Chad Dickerson has a really interesting article up at Infoworld in which he talks about the problem with desktop RSS aggregators:
Fast forwarding to the present, InfoWorld.com now sees a massive surge of RSS newsreader activity at the top of every hour, presumably because most people configure their newsreaders to wake up at that time to pull their feeds. If I didnt know how RSS worked, I would think we were being slammed by a bunch of zombies sitting on compromised home PCs. Our hourly RSS surge has all the characteristics of a distributed DoS attack, and although the requests are legitimate and small, the sheer number of requests in that short time period creates some aggravating scaling issues.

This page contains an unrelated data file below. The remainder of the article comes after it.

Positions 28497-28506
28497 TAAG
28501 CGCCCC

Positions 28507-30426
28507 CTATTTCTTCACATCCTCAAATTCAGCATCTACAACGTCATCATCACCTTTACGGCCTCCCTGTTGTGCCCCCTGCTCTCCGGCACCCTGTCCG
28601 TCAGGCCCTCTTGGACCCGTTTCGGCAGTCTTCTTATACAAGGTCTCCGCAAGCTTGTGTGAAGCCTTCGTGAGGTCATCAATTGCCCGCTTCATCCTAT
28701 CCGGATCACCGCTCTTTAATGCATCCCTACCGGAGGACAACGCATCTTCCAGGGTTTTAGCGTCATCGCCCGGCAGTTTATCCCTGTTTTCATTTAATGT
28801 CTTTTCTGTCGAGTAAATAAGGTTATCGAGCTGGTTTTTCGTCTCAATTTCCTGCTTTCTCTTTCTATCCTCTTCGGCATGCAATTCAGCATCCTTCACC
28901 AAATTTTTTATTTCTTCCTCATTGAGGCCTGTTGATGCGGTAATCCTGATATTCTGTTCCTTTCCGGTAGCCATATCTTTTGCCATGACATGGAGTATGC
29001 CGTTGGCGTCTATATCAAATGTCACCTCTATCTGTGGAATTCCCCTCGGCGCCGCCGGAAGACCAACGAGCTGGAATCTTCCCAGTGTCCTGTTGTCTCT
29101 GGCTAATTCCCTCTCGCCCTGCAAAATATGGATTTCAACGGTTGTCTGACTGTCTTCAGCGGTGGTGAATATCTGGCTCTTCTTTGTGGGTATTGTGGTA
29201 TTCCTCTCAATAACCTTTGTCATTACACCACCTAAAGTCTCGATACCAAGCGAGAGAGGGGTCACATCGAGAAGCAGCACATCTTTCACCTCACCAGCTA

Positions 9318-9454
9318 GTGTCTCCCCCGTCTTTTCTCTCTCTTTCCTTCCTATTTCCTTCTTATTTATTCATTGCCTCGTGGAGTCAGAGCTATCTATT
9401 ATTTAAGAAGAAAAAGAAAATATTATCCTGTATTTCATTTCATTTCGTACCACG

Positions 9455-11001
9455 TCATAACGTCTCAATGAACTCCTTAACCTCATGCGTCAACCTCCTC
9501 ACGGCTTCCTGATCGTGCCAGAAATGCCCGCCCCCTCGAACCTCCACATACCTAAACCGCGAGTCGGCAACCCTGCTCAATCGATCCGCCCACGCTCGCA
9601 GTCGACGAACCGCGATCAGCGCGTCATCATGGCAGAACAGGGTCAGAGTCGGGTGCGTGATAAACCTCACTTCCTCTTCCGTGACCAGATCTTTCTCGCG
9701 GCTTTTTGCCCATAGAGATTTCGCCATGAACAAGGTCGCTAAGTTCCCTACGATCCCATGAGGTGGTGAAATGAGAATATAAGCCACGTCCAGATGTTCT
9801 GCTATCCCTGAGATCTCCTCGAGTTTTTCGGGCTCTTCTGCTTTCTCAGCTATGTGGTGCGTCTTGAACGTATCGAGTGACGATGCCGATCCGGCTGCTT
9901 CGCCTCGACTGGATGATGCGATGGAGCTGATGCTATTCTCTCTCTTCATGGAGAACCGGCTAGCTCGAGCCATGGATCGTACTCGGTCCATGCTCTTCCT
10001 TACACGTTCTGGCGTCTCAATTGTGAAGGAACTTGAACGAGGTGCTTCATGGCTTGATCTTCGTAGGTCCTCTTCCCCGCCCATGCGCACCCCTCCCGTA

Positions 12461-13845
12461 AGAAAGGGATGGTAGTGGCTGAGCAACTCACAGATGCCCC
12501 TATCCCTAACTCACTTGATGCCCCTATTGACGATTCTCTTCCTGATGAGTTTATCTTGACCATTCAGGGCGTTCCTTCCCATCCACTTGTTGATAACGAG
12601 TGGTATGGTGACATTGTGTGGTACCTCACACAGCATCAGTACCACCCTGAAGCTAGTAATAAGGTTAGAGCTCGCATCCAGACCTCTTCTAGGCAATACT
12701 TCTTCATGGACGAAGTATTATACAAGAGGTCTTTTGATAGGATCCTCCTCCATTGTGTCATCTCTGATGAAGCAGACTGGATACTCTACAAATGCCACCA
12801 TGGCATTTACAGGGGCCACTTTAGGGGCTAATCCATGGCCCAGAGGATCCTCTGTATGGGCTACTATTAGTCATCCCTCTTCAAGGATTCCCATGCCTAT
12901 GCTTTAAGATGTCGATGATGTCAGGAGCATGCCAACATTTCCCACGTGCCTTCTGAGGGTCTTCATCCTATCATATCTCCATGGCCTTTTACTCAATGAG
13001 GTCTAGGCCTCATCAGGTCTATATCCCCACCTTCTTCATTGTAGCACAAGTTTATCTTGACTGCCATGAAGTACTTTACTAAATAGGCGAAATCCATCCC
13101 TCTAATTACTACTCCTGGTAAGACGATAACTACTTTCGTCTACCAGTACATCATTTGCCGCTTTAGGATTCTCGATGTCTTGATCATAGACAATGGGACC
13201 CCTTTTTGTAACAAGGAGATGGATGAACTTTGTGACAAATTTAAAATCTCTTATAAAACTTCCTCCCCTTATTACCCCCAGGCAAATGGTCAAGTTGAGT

This is the scaling problem that I’ve been talking about since we launched Bloglines a year ago. It’s a serious concern. Centralized services like Bloglines avoid this problem because we only fetch a feed once regardless of how many subscribers we have to it. Desktop aggregators can’t do that, of course, and end up generating huge amounts of traffic to sites like Infoworld. There are various things that a desktop aggregator can do to mitigate the load, like using the HTTP last-modified header and supporting gzip compression. But the aggregator still has to query the server, so there will always be a load issue. Because Bloglines has a vested interest in increasing RSS (in the generic sense) adoption, we’re looking at ways we can help. We are working on a couple of projects right now, and we’re of course open to suggestions.